[ferro-alloys.com]Federal prosecutors in Brazil’s Minas Gerais state are seeking a court order for miner Vale SA to replace executives they accuse of disregarding safety methods in the aftermath of two deadly mining disasters.
They have asked a court in Minas Gerais to name an interventor to take charge of Vale’s safety program, according to a statement the prosecutors’ office shared with Reuters.
The prosecutors have also asked all dividend payments be suspended until the interventor confirms Vale is cooperating. Vale plans to resume payouts next month, which Fitch estimates will come in at more than $2 billion for the year.
The request would require approval by the court.
Vale said in a statement it has not been formally notified and will respond in court when it is, adding that it had learned about the developments via the media.
Prosecutors said they want the interventor to identify within 15 days executive managers and other top management members who should be replaced in a corporate reshuffle.
The interventor would be charged with drawing up a plan to reshape Vale’s governance system to comply with international standards for disaster prevention, the prosecutors said.
The governance system currently adopted by the mining company has generated extensive damage to society and to the environment, the prosecutors say.
The so-called Brumadinho task force of prosecutors was set up after a January 2019 disaster at a Vale mine where a dam burst, killing 270 people. An earlier dam burst occurred in 2015 at a mine in Mariana owned jointly by Vale and BHP Group Ltd causing Brazil’s worst environmental disaster.
The prosecutors said that, contrary to what Vale has stated and the data it discloses, it has developed over time an internal culture that is unable to recognize safety threats.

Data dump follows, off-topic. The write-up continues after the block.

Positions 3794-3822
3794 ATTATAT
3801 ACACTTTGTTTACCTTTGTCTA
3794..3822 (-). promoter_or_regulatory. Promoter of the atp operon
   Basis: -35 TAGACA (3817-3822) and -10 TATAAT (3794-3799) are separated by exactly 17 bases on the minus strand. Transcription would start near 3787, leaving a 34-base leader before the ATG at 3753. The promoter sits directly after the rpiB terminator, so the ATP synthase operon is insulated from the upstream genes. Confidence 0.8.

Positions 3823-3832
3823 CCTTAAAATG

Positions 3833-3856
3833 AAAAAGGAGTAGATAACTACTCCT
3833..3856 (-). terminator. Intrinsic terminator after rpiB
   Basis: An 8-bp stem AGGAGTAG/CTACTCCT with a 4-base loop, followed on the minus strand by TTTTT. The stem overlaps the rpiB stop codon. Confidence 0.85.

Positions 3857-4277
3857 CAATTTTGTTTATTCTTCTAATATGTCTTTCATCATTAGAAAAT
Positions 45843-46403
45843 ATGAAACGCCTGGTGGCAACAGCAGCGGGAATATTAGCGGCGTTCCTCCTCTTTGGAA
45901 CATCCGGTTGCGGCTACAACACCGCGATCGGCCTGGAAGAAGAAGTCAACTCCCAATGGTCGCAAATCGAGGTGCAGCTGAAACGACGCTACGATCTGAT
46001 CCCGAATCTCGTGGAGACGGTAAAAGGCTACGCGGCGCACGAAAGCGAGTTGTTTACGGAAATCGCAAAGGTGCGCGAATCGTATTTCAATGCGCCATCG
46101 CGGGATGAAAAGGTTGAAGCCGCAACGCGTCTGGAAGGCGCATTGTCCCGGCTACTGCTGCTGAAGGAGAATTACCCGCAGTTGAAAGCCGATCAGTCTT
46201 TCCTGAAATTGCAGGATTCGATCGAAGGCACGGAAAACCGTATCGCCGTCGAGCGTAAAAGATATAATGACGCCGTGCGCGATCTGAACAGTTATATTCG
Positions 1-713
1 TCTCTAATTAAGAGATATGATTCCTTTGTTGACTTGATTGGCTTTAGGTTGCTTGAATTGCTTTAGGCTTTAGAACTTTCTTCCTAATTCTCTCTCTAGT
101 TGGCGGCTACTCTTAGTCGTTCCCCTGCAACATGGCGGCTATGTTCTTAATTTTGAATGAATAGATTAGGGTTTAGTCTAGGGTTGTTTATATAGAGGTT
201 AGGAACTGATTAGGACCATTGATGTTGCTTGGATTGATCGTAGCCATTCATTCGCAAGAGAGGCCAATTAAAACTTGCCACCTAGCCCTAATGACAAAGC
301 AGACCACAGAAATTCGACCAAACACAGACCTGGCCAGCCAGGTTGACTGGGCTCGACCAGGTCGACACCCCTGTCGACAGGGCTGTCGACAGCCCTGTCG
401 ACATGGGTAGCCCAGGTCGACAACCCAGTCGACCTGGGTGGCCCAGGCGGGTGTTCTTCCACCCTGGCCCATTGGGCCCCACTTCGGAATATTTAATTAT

The company acts on “corporate irresponsibility,” they say, and needs a reshuffle to change its culture to start taking preventative safety measures.
Earlier on Wednesday, Vale said it put on watch three dams and three dikes after failing to meet the security requirements during regular reviews by third party auditors.
Brazil’s Senate passed a bill on Wednesday that tightens the safety rules and inspection for dams in the mining industry, setting fines of up to 1 billion reais ($187 million) for failure to comply.
The legislation reinforces the prohibition of the use of upstream dams for tailings ponds, like one that burst in January 2019 killing 270 people at the Brumadinho mine.
The bill goes to President Jair Bolsonaro’s desk to be signed into law.
“Dams of this type will have until February 2022 to be de-commissioned and changed under a security and demobilization plan,” said Senator Antonio Anastasia, the bill’s sponsor in the upper chamber.
A first version of the law presented by Anastasia in 2019 set fines of up to 10 billion reais, but that figure was reduced in committee.
The bill also bans the construction of any tailings dams close to communities that are within 10 kilometers distance or a 30-minute drive below the dam.
Upstream dams were banned in February 2019 and companies were given deadlines to decommission dozens of similar structures in the country. At first, the National Mining Agency set until 2021 for companies to dissemble the dams.
In August 2019, the regulatory agency extended the deadline by almost six years, to 2022, 2025 and 2027, depending on the size of the structure.